I know a number of people who blog as a way to express themselves, for expression’s sake, rather than for anyone else wanting to read it. It’s a great way to have a place to “scream into the void” and share your thoughts.
The best time to make a personal website is 20 years ago. The second best time to make a personal website is now.
Chris offers some illustrated advice:
- Define the purpose of your site
- Organize your content
- Look for inspiration
- Own your own domain name
- Build your website
Dave stops feeding his site’s visitors data to Google. I wish more people (and companies) would join him.
There’s also an empowering #indieweb feeling about owning your analytics too. I pay for the server my analytics collector runs on. It’s on my own subdomain. It’s mine.
Charlie muses on ol’ fashioned web rings …and the cultural needs they fulfilled.
We suffer from homogenous dirge in most of our contemporary web presences. Having a personal website has become a rarer and rarer thing in this time of social media profile pages.
However, recent months have seen a surge in personal websites and blogging amongst some members of the web tech community. This is something that we urgently need to encourage!
I love the way that Benjamin is documenting his activities at Homebrew Website Club Brighton each week:
Another highly productive 90 mins.
Homebrew website club is on every Thursday evening 6.00-7.30pm at Clearleft. You should come along!
“It’s almost too easy now, and too unsatisfying that you only can put your work in a community full of advertisements and full of tracking,” she said. “I think there will be this urge, on the one hand, to have a local internet of small communities, and, on the other hand, a decentralized internet again.”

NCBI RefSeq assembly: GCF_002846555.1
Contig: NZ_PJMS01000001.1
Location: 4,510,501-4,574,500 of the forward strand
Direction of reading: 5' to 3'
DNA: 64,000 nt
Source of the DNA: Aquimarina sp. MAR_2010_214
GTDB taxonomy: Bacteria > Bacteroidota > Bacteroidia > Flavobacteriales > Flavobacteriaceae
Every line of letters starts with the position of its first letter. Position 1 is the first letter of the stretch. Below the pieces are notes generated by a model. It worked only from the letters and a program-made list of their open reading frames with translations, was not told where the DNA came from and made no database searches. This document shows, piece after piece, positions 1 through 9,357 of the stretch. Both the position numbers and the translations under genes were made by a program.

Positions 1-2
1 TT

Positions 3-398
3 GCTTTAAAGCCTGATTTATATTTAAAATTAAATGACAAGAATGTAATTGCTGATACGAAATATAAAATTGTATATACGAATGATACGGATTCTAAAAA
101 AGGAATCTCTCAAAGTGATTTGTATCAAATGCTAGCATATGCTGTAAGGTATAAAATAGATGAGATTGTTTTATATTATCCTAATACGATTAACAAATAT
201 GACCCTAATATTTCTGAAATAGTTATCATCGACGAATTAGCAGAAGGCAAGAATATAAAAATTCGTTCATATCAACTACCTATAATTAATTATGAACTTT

“You can still make websites nowadays,” Heemskerk said. “People think it’s complex, but it isn’t —you just register your domain and make your website and that’s about it.”
Here’s the talk I gave at Webstock earlier this year all about the indie web:
In these times of centralised services like Facebook, Twitter, and Medium, having your own website is downright disruptive. If you care about the longevity of your online presence, independent publishing is the way to go. But how can you get all the benefits of those third-party services while still owning your own data? By using the building blocks of the Indie Web, that’s how!
Most of my online friends and acquaintances will never understand or participate in the IndieWeb, and so I require a bridge between these worlds. On one side I choose what content to post and how it is stored, and it exists mainly on an island that few visit regularly. On the other side is nearly everyone I know, blissfully ignorant of my real home on the web and unable to see any content shared there without manual intervention or working plugins.
This does not all seem bad, though. Maintaining control will require more attention be placed on managing my content, and this time must come from somewhere. I imagine that I’ll slowly begin using social media less, writing more, and learning more about how to develop solutions to problems that arise within my setup.
If you are one of those old or young bloggers, please join in. Drop Facebook, drop Twitter and drop Medium for original thought. Own your traffic. You can use them to engage in discussion. But don’t get lost in there. Write daily. Publish as often as you have something to say. Link to other blogs.